[Advaita-l] Re: Tantra
Raghavendra N Kalyan
kalyan7429 at yahoo.co.uk
Wed Jan 28 12:04:51 CST 2004
Dear Jaldhar, I really liked your answer. However, given a choice between "performing action" and "renunciation of action", is it not better to choose the latter when the former involves doing something "wrong(?)" even if the "wrong(?)" thing is the only alternative? Of course, this is the basic issue on which the bhagavad gIta is based, but I never really got Krishna's point here. Can you or someone else please explain? I would appreciate it if you use the example of the mahAbhArata war itself. For instance, what would be so wrong if Arjuna renounced worldly life instead of fighting the war? Thanks.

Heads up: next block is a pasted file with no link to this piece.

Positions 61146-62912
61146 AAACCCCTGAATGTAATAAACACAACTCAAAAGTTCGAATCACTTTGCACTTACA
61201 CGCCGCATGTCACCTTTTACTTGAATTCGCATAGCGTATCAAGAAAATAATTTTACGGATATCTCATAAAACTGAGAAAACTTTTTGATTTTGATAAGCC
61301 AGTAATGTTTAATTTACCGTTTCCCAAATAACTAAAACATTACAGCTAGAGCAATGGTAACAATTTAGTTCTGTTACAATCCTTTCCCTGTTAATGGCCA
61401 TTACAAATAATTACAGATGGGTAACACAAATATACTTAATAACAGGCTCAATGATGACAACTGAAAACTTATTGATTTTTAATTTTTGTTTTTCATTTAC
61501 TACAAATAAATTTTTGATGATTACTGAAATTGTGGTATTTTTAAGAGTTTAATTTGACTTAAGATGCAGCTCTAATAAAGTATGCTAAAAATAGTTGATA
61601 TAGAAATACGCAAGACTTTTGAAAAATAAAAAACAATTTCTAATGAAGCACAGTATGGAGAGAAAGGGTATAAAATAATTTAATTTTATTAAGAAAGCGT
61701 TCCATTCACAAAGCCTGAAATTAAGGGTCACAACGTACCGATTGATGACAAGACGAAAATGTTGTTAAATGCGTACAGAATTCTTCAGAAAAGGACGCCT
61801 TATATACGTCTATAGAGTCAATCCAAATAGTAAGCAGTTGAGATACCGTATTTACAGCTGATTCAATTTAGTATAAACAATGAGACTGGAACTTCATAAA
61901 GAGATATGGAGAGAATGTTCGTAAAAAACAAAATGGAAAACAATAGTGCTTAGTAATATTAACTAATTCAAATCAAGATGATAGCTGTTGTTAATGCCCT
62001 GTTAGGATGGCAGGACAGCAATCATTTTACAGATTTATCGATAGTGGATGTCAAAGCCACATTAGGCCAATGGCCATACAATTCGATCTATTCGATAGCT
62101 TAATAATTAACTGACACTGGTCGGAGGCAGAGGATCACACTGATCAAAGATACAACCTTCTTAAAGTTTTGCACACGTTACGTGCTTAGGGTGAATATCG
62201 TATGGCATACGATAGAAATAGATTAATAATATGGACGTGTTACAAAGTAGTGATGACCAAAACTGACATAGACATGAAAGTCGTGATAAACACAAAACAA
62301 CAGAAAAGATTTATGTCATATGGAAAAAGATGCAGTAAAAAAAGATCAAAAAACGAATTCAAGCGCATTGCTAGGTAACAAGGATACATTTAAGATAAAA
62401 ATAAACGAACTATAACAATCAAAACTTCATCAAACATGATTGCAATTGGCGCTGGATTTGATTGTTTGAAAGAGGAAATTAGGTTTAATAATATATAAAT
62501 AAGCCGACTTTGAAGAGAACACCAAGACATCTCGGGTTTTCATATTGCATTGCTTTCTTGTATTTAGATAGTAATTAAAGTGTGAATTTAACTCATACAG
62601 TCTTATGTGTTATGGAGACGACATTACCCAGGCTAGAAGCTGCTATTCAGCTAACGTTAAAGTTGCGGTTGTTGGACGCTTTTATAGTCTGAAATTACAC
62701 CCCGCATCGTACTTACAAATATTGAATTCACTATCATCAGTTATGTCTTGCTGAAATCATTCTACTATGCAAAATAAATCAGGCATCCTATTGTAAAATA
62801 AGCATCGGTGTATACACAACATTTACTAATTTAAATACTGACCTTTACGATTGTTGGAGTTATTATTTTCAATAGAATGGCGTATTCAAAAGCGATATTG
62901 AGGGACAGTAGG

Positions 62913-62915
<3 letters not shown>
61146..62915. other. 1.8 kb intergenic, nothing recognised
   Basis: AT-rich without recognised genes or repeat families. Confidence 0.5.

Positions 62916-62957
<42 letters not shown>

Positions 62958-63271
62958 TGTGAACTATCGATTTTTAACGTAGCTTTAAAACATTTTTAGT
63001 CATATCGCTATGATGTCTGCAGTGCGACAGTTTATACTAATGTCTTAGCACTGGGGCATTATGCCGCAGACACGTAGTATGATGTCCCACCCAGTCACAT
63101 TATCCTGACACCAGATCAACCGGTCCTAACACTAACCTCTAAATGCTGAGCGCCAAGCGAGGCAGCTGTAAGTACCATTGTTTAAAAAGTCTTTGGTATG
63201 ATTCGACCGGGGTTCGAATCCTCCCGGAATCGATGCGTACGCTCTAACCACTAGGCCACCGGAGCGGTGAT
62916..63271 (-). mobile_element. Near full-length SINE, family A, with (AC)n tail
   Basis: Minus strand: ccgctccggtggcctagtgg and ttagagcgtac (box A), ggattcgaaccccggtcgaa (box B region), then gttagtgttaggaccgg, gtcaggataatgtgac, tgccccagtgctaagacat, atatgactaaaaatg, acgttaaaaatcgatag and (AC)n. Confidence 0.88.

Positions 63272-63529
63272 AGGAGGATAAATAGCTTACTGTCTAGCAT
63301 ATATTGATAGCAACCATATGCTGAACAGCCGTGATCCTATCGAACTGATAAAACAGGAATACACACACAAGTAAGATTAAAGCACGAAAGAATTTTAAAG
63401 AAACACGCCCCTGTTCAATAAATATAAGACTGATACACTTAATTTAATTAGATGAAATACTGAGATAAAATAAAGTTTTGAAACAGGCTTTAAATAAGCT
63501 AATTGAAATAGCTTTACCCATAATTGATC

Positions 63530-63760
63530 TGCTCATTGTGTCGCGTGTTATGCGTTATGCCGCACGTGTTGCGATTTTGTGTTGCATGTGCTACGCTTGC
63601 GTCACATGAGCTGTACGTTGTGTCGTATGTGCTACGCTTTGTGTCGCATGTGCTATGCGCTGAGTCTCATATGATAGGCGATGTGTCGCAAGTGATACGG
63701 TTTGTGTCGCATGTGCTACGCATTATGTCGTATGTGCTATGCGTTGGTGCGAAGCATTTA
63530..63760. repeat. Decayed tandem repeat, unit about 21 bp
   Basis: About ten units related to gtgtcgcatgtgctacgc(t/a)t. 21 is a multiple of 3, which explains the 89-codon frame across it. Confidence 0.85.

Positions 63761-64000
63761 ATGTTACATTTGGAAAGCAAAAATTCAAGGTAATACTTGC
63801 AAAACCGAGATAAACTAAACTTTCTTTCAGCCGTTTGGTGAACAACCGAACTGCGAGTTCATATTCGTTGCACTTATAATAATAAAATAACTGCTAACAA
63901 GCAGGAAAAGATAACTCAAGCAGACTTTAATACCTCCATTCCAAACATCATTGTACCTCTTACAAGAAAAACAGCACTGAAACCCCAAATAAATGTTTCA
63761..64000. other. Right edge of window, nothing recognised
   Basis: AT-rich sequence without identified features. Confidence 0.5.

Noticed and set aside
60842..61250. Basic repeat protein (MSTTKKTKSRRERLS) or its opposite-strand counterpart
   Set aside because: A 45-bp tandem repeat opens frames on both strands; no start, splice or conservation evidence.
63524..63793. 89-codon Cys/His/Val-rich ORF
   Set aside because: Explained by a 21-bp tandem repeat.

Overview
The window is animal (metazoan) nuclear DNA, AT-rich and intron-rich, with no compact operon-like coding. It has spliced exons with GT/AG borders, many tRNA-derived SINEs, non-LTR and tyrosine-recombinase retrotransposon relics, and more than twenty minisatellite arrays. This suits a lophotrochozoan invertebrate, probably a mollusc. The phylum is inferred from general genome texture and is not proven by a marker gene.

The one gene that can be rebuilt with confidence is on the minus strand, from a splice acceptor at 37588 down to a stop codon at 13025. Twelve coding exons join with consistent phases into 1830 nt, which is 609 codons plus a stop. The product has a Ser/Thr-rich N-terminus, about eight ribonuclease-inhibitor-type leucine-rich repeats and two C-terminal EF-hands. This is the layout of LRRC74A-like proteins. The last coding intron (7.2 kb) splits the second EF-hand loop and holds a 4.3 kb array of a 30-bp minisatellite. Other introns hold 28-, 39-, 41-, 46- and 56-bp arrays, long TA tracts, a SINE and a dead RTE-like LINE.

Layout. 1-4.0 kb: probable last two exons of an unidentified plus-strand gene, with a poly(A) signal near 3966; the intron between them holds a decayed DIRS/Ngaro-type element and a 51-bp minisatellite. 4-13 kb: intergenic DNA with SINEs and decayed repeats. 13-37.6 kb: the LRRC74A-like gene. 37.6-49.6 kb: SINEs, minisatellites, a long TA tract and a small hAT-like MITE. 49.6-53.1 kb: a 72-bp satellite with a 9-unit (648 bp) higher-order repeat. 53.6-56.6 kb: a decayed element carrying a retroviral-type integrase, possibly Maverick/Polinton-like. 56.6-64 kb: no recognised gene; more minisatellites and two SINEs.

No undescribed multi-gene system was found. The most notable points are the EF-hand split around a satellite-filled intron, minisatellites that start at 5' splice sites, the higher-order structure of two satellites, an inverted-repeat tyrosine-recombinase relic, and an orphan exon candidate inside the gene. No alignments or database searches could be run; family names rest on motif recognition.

Then why is it mentioned at all?
Because there may well be situations when the only course of action is the
"wrong" thing. In which case if it has to be done it should be done in
the best way possible.
The war of Kurukshetra is an example. To kill your brothers and respected
elders is terribly terribly wrong. Yet this is what Krishna Bhagavan asks
Arjuna to do in the Gita. Of course all avenues of peace are explored
first. the Pandavas agree to give up half the kingdom. Krishna Bhagavan
Himself goes on a diplomatic mission to Duryodhana. However when war is
finally declared it must be fought to the death. There is no room for
cowardice or equivocation in the performance of ones duty.
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